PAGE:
A project network illustrates the relationships between activities (or tasks) in the project. Showing the activities as nodes or on arrows between event nodes are two main ways to draw those relationships.
With activities on arrow (AOA) diagrams, you are limited to showing only the finish-to-start relationships - that is, the arrow can represent only that the activity spans the time from the event at the start of the arrow to the event at the end. As well, "dummy" activities have to be added to show some of the more complex relationships and dependencies between activities. These diagrams came into use in the 1950's, but are now falling into disuse.
Activity on node (AON) diagrams place the activity on the node, and the interconnection arrows illustrate the dependencies between the activities. There are more flexible and can show all of the major types of relationships. Since the activity is on a node, the emphasis (and more data) usually can be placed on the activity.
AOA diagrams emphasize the milestones (events); AON networks emphasize the tasks.
Introduction to The Nine Project Management Knowledge Areas
Also read about our new agile delivery model called Scrumthat is significantly different than the model below. As a PMP I often get questions about what goes into running a project. I will try to explain in a couple of articles the various components that make up a project. There are several ways to look at a project as a whole. You can view it as a series of processes. Some processes are executed in order and some are recurring processes that are executed at various stages throughout the entire project. You can also view the project from the different knowledge areas that are needed to execute the project. I will cover the knowledge areas in this article and go on to the processes in my next article. There are nine knowledge areas and each one covers its own important part of the project. A knowledge area can cover several phases or process groups of the project. The nine areas are mentioned below in some detail. Integration Management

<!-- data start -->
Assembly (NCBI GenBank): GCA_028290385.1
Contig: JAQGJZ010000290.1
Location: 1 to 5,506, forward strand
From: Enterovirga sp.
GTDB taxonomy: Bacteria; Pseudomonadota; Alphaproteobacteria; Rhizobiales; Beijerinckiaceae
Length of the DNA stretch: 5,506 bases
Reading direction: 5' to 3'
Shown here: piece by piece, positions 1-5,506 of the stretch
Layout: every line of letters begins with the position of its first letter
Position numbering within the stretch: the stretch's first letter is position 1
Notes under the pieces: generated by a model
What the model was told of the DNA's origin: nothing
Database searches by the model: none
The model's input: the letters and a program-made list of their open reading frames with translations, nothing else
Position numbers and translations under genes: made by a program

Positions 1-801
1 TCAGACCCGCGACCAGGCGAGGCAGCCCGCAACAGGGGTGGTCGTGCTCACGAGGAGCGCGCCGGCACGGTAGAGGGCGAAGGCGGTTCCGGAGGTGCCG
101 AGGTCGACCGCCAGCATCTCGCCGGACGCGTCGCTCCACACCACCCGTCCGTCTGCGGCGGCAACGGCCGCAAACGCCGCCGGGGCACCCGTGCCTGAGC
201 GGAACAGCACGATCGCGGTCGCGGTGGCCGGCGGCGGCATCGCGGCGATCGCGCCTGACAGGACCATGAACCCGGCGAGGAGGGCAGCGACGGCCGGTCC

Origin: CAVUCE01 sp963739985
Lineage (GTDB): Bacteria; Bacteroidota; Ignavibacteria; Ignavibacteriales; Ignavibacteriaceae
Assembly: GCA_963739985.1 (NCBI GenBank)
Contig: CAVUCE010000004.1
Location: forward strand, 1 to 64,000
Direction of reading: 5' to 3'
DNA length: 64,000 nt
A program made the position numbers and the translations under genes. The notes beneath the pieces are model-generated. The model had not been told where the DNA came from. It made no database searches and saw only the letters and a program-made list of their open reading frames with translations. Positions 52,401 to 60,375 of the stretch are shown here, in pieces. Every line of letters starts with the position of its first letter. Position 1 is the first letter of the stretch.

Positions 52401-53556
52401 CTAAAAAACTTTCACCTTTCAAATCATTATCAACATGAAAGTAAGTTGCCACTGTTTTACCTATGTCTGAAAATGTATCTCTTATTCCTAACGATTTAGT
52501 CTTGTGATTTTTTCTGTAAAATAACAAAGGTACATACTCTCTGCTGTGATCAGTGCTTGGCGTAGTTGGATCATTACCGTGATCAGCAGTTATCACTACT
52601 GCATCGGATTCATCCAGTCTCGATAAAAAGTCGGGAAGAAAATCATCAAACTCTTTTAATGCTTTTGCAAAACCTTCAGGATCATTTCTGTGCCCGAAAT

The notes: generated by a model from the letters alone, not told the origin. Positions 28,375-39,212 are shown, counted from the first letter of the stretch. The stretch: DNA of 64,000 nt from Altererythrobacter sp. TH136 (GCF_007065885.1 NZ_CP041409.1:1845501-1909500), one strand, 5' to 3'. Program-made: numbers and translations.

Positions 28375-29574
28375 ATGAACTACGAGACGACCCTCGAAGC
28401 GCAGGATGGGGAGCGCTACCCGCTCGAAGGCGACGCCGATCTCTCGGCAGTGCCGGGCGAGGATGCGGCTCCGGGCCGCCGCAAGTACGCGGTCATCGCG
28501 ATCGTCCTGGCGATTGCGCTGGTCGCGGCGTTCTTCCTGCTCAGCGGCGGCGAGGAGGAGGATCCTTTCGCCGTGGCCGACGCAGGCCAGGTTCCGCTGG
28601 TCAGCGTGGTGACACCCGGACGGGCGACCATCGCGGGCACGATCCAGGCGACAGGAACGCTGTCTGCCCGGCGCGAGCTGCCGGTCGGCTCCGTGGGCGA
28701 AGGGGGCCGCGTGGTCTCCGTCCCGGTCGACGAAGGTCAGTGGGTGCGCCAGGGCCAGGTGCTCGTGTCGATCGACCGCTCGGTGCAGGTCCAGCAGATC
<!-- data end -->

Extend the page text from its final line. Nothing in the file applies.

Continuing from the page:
If each little part of the project is a tree, Integration Management is the entire forest. It focuses on the larger tasks that must be done for the project to work. It is the practice of making certain that every part of the project is coordinated. In Integration Management, the project is started, the project plan is assembled and executed, the work is monitored and verification of the results of the work is performed. As the project ends the project manager also performs the tasks associated with closing the project. A project manager must be very good at Integration Management or the project may very well fail. Other knowledge areas are also important, but Integration Management is the area that requires the most management and control of the entire project. Scope Management
This area involves control of the scope of the project. It involves management of the requirements, details and processes. Changes to the scope should be handled in a structured, procedural, and controlled manner. The goal of scope management is to define the need, set the expectations, deliver to the expectations, manage changes, and minimize surprises and gain acceptance of the project. Good scope management focuses on making sure that the scope is well defined and communicated very clearly to all stakeholders. It also involves managing the project to limit unnecessary changes. Time Management
Project Time Management is concerned with resources, activities, scheduling and schedule management. It involves defining and sequencing activities and estimating the duration and resources needed for each activity. The goal is to build the project schedule subsequently to manage changes and updates to the schedule. When the schedule is first created, it is often referred to as the time baseline of the project. It is later used to compare updated baselines to the original baseline. Many project...
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